Swimming pools and microcement.

Coating swimming pools with Poseidone cement overlay.

It is already too late. I have observed that work on swimming pools is all done in late spring, when it is already too late for the coverings to mature properly. This is the main cause of headaches for those who face the problem of coating their pools, whatever the material they chose. The tank environment differs from a normal waterproofing/coating job in at least two fundamental variables: the water is aggressive (chlorine, salt or oxygen) and above all it exerts a fair amount of hydrostatic pressure. Many materials are able to resist perfectly once they have matured properly, but premature filling of the pool may lead to detachment, swelling and discolouration of the coating.

Pools overlayed by Poseidone

If you want to proceed with a cement material, remember that curing time is at least 4 weeks after completion of the work. Any transparent protective coatings that may be applied on top do not change this parameter, as it is not possible to think that a few microns of coating can stop water under pressure.
The other key aspect to be considered is waterproofing against the ground, i.e. on the side opposite to that affected by the filling: in the case of in-ground pools or tubs, the water that runs from the ground to the inside must also be considered. It is much easier for a coating to come off because of this mechanism, especially during periods when the pool is temporarily empty for cleaning and maintenance.
Based on the assumption of a suitably sized swimming pool made of reinforced concrete, I will illustrate below the recipe using Ecobeton products for coating the pool:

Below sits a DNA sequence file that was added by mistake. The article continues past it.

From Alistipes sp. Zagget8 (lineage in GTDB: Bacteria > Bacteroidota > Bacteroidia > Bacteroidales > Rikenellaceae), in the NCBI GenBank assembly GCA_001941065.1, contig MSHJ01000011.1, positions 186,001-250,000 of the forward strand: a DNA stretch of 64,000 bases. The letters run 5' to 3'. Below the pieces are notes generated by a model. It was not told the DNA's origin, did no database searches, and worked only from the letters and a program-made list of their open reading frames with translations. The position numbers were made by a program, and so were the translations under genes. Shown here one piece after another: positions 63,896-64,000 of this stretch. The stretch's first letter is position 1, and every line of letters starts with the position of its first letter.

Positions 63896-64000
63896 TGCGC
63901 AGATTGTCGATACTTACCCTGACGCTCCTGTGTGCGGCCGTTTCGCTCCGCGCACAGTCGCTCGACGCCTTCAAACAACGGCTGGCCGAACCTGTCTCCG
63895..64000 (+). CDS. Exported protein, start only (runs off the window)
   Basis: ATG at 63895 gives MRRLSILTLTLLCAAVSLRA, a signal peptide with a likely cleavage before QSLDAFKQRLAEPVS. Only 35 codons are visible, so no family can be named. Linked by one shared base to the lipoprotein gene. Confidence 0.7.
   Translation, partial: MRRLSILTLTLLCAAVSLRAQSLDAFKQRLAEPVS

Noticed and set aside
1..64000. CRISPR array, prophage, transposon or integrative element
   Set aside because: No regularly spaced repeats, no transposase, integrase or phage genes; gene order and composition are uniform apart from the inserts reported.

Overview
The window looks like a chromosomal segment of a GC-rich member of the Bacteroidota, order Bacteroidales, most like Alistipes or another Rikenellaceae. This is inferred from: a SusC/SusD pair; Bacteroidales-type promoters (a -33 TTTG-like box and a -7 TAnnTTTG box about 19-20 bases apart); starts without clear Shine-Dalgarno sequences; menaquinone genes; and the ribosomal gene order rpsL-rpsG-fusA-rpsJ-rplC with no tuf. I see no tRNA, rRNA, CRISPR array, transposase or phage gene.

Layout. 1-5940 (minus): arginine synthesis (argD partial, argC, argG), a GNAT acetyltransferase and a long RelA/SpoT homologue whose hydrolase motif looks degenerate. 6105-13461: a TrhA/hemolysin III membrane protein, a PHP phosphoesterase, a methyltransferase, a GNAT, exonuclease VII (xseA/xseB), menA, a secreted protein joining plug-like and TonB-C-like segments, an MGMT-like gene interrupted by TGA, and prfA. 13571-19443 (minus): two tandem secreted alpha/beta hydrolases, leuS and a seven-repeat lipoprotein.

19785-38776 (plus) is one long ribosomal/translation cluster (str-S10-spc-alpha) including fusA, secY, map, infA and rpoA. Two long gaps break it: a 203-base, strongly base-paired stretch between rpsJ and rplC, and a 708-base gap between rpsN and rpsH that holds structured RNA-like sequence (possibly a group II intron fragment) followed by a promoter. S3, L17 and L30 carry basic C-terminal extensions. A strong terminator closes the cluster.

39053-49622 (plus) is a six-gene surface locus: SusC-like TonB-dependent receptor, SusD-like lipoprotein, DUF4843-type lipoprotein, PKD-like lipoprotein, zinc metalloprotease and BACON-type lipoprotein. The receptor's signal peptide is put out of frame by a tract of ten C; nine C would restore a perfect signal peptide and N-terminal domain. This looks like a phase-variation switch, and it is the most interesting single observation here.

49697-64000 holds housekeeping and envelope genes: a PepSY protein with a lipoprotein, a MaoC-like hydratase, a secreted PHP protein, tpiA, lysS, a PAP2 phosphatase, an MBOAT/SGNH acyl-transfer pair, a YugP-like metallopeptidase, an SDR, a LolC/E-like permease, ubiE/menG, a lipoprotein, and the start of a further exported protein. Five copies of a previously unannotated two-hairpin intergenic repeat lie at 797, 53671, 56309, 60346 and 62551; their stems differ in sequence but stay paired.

1) Concrete waterproofing with Evercrete® Vetrofluid. This involves waterproofing the concrete against rainwater infiltration from the surrounding soil. Vetrofluid is an impregnating agent which, when sprayed onto the surface, migrates spontaneously into the concrete casting, forming a silicate matrix which permanently saturates the porosity of the concrete. It can be applied either from the outer side (preferable) or from the opposite side, because thanks to its penetration, it also resists negative thrust (yield: 400-500 g/m2).

2) Make the surface sufficiently rough. Formwork casting almost always leaves the concrete surface too smooth for adequate adhesion of subsequent layers. A bush hammer or a simple orbital sander can easily solve the problem.

3) Restore any discontinuities in the casting such as gravel nests and ensure that there are no exposed through bodies such as formwork blades.

4) Coating with the new micro-cement suitable for coating swimming pools, Poseidone. Poseidone performs a dual function as it both evens the surface of the casting and provides an aesthetic finish. Poseidone should be applied in several coats, incorporating an alkali-resistant glass fibre mesh to ensure a uniform coating thickness. (Yield: 6-8 kg/m2).

5) Possible protection with GiGi Sealer to facilitate cleaning of the tank and to preserve any chosen pigment. The protective finish cannot be deemed a waterproofing agent.

6) Wait 4 weeks before filling.

Applying Poseidone

Coating of a swimming pool with deep blue dyed Poseidone.

Ecobetoin Poseidone 25 kg bucket

25 kg buckets of Poseidone with blue dye bottle.

Microcement on swimmingpool

A note on colour:

Evaluating the colour of the coating when the pool is empty is of little use, only the colour of the water will be relevant once the pool is full. By choosing the right colour of the coating, it is possible to obtain emerald green water rather than a Caribbean blue. As a rule of thumb, if you have a shade of water in your head that you like, choose the coating in the corresponding sand colour. With a "light sand" tinted coating we will have very blue water, with more toned down sand the water tends to green. The fact that the coating may have a different colour when wet than when dry is also completely irrelevant: what happens to sand in nature?